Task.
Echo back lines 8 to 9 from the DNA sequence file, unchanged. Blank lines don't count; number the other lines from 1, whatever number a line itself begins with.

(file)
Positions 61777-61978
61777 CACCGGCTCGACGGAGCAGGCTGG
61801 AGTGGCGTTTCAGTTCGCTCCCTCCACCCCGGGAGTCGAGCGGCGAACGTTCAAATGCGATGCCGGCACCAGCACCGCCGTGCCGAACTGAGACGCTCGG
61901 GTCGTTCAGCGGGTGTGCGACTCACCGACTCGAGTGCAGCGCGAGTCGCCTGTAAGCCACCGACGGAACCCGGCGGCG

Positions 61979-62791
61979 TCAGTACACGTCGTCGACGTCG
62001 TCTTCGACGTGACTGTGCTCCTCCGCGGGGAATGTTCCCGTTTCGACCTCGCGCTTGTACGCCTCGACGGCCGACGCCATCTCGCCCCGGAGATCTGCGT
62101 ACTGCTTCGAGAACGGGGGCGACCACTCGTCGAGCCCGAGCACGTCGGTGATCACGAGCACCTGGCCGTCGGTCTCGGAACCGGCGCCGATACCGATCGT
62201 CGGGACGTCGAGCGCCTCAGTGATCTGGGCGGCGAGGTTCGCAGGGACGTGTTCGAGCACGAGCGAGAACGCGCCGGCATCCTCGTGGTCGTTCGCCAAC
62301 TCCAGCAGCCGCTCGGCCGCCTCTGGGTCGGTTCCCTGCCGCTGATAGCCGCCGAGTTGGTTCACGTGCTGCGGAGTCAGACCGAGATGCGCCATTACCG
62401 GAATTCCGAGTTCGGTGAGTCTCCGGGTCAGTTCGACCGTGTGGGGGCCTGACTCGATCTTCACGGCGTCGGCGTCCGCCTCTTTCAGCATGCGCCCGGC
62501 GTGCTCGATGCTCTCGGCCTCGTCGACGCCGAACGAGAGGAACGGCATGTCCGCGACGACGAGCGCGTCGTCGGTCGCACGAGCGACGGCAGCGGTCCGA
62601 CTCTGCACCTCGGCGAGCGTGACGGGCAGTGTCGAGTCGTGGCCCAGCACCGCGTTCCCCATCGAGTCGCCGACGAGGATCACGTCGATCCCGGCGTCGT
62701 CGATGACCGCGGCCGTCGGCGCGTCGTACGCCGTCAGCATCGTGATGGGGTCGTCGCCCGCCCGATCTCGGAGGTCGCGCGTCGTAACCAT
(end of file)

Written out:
62101 ACTGCTTCGAGAACGGGGGCGACCACTCGTCGAGCCCGAGCACGTCGGTGATCACGAGCACCTGGCCGTCGGTCTCGGAACCGGCGCCGATACCGATCGT
62201 CGGGACGTCGAGCGCCTCAGTGATCTGGGCGGCGAGGTTCGCAGGGACGTGTTCGAGCACGAGCGAGAACGCGCCGGCATCCTCGTGGTCGTTCGCCAAC